The funeral service is sparce, only her friend Sylvie (Dominique Minot) and the charming stranger Brian Cruikshank (Cary Grant) attend. Later three mysterious men appear at the funeral shocked to see Charles is dead. After the funeral she is approached by CIA administrator Hamilton Bartholomew (Walter Mathau) who informs her that she has $200,000 that she doesn't know anything about that those three men are after. Charles and those men, along with a fifth man named Carson Dyle, were given $200,000 in gold to give to the French Resistance, but they stole it instead. Carson was shot and left for dead, and Charles double-crossed the others.
What happens next is a series of deaths and people are not who they say they are. What is absolutely clear to Regina is she is unsure as to trust Brian and as the viewer we're unsure, too. They fight and work together at times, and all Regina wants is for this ordeal to end fully cooperating with the three men and the CIA, who wants the money back.
This film is not at all predictable, it's fun. It's a completely joyous suspense thriller romantic comedy.
Sophisticated humour, score, stars.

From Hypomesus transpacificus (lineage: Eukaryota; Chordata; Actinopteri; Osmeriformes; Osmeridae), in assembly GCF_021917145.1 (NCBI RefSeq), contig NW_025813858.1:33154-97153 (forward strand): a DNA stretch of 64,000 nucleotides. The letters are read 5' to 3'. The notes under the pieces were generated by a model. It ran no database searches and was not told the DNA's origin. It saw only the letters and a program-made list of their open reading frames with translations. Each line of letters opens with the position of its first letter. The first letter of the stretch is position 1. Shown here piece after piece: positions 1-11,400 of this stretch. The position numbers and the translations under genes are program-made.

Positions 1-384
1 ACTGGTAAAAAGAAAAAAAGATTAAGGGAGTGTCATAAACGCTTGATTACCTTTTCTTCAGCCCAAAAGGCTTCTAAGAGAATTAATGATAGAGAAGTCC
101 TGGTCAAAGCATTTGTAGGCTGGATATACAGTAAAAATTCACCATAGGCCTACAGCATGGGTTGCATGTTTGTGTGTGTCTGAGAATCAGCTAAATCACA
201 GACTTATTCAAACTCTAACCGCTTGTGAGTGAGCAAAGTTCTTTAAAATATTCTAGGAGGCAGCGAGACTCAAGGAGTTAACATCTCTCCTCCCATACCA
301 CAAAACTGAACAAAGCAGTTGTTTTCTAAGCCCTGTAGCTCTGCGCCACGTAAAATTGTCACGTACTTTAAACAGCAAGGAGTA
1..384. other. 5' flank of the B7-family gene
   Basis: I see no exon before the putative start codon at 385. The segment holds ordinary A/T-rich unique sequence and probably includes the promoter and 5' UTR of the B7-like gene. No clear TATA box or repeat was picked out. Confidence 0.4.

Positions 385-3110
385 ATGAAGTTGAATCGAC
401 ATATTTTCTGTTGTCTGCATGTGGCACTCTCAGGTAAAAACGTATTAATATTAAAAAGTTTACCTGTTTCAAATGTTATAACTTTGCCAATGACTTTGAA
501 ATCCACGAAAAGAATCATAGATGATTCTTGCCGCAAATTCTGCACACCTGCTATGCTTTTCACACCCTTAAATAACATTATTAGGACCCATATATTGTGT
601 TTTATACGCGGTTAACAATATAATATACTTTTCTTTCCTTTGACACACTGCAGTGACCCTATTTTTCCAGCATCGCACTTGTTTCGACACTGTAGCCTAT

Grant and Hepburn perfect in their roles even though Grant (self-consciously) plays his older lover role for laughs. Watch out for his pass-the-orange and clothed-shower routines!
Despite its deceptions, plot is probably a little thin for today's audience.
Kudos for any thriller that mixes humour and adventure so well (as the best of James Bond does).
Regina Lampert, on a trip to Paris and hoping to divorce her husband, finds him dead and knows she is in evident danger from his former war buddies. She trusts a rather suave but untrustworthy man using many different alias to keep her safe and crack the case.
Charade is as 1960s as it gets. It has a corny, old atmosphere to it with overdone and sometimes unrealistic performances from Grant and Hepburn. Those two have questionable chemistry as they share the same emotion over and over, it seems all overdone and fake. Most would note the film style bears a striking resemblance of Hitchcock's film style, I see it as that plus the corny atmosphere. Charade isn't for everyone and I couldn't get hooked right away, however the film did pick up over time but various essential aspects seemed off time and time again.